Microvascular hemodynamics during hemodilution and hemoconcentration

H. H. Lipowsky, J. C. Firrell

Research output: Contribution to journalArticle

Abstract

Measurements of intravascular pressure, red blood cell (RBC) velocity, and microvessel hematocrit (Hct(micro)) were made in arterioles and venules of the cat mesenteric microvasculature during systemic hemodilution (cell-free plasma) and hemoconcentration (packed cells). For a range of systemic hematocrits (Hct(sys)) from 5 to 67%, changes in volumetric flux of red cells (Q̇(RBC)) were derived from the product of microvessel bulk flow and Hct(micro). During hemodilution, a heterogeneous response of changes in Q̇(RBC) was found with larger distributing arterioles (43-54 μm) exhibiting a monotonic fall, whereas increases in Q̇(RBC) above control were found in smaller arterioles that were indicative of a potential enhancement of oxygen delivery. Although the dilution response of all arterioles and venules averaged for all calibers of vessels demonstrated a decline in Q̇(RBC), alterations of Hct(micro) suggested a lessening of the disparity between Hct(sys) and Hct(micro), which was indicative of a more efficient utilization of the remaining circulating RBC volume. In response to hemoconcentration, a decrease in Q̇(RBC) also occurred, which, in concert with the dilution data, suggested that Q̇(RBC) was maximized for a range of 28 < Hct(sys) < 46%. From measurements of the arteriovenous pressure drop across mesenteric modules, regional resistance was found to exhibit a relative plateau as Hct(sys) was increased above its control value. This behavior was attributed to a decrease in vascular hindrance of the principal resistance vessels and an invariance of blood viscosity at the capillary level due to RBC redistribution and the attendant viscous behavior of blood.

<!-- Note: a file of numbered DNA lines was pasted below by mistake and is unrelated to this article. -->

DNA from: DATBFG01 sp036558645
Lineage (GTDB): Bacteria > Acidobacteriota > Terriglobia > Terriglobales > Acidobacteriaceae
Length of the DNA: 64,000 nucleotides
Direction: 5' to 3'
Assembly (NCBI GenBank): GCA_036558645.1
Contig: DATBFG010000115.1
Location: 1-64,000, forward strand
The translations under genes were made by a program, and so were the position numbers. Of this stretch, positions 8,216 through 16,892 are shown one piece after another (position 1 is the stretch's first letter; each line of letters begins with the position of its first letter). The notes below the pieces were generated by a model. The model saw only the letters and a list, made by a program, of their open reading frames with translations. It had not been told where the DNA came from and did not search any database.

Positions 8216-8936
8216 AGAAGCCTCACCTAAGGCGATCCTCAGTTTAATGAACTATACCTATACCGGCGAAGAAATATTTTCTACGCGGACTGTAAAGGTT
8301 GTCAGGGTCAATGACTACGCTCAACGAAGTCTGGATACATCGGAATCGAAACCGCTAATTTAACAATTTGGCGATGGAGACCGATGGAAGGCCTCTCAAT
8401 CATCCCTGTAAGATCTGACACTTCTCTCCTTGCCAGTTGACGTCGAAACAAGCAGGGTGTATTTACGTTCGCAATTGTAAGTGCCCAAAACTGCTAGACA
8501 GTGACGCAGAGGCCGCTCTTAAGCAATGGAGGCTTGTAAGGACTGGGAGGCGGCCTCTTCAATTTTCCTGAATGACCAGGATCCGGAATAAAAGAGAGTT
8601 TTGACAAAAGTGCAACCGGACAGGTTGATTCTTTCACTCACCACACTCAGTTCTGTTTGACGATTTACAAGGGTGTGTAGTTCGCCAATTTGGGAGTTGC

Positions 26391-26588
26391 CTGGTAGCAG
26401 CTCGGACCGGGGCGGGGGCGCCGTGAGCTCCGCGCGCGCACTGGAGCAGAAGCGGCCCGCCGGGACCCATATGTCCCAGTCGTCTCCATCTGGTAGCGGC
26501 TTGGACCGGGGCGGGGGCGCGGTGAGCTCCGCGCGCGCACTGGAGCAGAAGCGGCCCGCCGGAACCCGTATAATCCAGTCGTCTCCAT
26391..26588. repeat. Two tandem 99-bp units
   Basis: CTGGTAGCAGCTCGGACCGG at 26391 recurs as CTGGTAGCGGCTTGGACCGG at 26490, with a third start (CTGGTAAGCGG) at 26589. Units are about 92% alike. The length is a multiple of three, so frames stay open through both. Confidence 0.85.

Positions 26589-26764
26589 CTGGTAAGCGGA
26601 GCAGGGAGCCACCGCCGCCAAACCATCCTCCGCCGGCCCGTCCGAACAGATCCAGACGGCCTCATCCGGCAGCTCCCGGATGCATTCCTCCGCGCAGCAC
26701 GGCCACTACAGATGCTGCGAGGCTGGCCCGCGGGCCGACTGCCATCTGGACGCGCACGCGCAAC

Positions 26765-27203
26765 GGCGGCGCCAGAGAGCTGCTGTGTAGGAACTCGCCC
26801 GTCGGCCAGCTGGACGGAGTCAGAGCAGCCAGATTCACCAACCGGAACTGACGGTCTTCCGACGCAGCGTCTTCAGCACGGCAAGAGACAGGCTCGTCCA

Original languageEnglish (US)
JournalAmerican Journal of Physiology - Heart and Circulatory Physiology
Volume250
Issue number6
StatePublished - 1986

All Science Journal Classification (ASJC) codes

  • Physiology

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